Isaiah 24:21

Hebrew Bible

19 The earth is broken in pieces, the earth is ripped to shreds, the earth shakes violently. 20 The earth will stagger around like a drunk; it will sway back and forth like a hut in a windstorm. Its sin will weigh it down, and it will fall and never get up again. 21 At that time the Lord will punish the heavenly forces in the heavens and the earthly kings on the earth. 22 They will be imprisoned in a pit, locked up in a prison, and after staying there for a long time, they will be punished. 23 The full moon will be covered up, the bright sun will be darkened; for the Lord of Heaven’s Armies will rule on Mount Zion in Jerusalem in the presence of his assembly, in majestic splendor.

2 Enoch 7:1

Secrets of Enoch

1 Those men took me and led me up to the second heaven, and showed me darkness, greater than earthly darkness. There I saw prisoners hanging, watched, awaiting the immense and boundless judgment, and these spirits appeared darker than earthly darkness, constantly weeping at all hours. 2 I said to the men who were with me: 'Why are these being constantly tortured?' They answered me: 'These are God's defectors, who did not obey God's commands but followed their own will, and turned away with their leader, who is also confined on the fifth heaven.'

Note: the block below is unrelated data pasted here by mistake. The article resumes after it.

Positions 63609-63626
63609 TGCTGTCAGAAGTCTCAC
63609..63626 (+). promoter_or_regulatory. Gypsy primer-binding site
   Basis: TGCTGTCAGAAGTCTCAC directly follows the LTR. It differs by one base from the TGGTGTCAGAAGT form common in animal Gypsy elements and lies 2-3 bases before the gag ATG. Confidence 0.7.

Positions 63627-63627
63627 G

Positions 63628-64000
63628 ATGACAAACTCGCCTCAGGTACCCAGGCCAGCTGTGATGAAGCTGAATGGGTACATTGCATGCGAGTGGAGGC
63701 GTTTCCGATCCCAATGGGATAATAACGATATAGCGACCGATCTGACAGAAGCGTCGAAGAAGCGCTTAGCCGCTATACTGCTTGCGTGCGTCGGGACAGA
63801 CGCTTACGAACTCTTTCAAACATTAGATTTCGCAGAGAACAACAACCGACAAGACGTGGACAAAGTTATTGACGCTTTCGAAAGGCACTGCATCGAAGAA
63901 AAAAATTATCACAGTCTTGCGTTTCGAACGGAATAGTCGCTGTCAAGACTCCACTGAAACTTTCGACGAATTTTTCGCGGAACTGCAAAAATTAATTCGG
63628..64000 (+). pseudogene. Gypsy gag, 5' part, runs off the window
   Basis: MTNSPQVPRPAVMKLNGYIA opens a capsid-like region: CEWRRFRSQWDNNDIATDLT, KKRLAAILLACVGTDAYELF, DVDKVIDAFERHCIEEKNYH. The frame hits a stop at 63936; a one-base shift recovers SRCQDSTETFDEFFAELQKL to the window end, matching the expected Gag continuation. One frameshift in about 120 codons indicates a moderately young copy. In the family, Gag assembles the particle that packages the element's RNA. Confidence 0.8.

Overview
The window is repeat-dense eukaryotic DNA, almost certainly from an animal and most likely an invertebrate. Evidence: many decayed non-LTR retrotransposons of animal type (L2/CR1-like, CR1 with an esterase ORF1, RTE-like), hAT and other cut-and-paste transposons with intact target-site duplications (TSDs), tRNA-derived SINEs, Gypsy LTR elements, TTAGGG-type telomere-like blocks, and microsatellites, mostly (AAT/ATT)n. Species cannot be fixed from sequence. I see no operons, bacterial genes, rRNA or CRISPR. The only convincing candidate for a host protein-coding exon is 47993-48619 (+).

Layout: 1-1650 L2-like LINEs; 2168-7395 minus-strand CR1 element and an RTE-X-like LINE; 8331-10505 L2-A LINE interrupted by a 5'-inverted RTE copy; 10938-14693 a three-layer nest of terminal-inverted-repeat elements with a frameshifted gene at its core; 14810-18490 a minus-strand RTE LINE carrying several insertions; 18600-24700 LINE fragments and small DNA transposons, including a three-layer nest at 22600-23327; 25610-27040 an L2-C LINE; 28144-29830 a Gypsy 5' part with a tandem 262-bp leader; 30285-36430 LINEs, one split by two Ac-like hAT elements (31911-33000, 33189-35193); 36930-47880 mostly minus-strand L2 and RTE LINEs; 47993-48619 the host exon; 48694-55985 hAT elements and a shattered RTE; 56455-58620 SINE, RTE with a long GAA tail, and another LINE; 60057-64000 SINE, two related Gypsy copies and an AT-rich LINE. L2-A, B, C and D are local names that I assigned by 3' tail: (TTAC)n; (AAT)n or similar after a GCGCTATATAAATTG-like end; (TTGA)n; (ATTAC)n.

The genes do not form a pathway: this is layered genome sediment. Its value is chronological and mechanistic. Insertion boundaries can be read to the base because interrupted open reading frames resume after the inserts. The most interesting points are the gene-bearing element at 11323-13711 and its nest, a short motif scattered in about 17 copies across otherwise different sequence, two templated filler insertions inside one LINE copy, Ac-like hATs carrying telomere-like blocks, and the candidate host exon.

Notes and References

"... Some scholars are content to say that this latter activity is an aspect of Jesus’ postresurrection activity and is not directly linked to the ascension. W. J. Dalton and P. J. Achtemeier, with the aid of Jewish apocalyptic reflection, make their cases for the “preaching to spirits in prison” as proclaiming victory or confirming condemnation to fallen angels, the sons of God (Genesis 6:1–6) now in bondage in one of the heavens Jesus passes through on his ascent to the Father’s presence (2 Enoch 7:1–3; 18:3–6; Testament of Levi 3:2; 1 Enoch 12:4–6; 13:3; 14:3–6; 16:3) ... Although Jewish angelology is far more systematic and imaginative following the exile, several precedents for angel typology suggest themselves in the Old Testament: Isaiah 14:5–23, a taunt against “the king of Babylon”; Isaiah 24:21–22, a symbolic representation of Yahweh’s judgment; and Ezekiel 28:1–19, a prophetic funeral dirge against the “king of Tyre.” With the angels these figures share a common fate: each is stripped of an exalted rank. While the idea of “imprisoned spirits” is unrefined in the Old Testament and pronounced in Jewish apocalyptic, Jude appears to combine typological treatment of the OT with conventional notions of angelology. Apocalyptic mythology frequently exhibits a conspicuous pattern: war erupts in heaven (depicted in astral terms), followed by a spilling over of this rebellion to earth, resulting in ultimate vindication and punishment by the king of heaven ..."

Martin, Ralph P. Dictionary of the Later New Testament & Its Developments (p. 205, 1211) InterVarsity Press, 1997

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